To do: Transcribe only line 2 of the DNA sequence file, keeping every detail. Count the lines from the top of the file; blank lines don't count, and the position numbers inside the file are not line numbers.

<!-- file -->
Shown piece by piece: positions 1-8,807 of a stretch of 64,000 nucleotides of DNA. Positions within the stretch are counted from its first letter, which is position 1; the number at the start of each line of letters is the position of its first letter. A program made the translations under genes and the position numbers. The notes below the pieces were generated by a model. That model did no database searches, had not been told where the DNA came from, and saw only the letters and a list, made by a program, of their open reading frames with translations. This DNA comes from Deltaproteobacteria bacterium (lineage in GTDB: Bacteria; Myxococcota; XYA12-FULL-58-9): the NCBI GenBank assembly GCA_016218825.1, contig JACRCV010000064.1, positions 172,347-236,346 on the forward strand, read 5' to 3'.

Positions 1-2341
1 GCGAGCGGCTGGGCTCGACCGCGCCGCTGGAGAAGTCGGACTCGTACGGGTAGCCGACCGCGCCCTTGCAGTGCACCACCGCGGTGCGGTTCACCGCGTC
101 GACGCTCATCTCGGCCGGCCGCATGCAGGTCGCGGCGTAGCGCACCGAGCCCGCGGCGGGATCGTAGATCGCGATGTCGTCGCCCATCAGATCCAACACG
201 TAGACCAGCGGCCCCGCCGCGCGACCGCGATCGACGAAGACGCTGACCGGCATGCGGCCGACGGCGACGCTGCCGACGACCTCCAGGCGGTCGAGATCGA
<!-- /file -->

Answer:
Positions 1-2341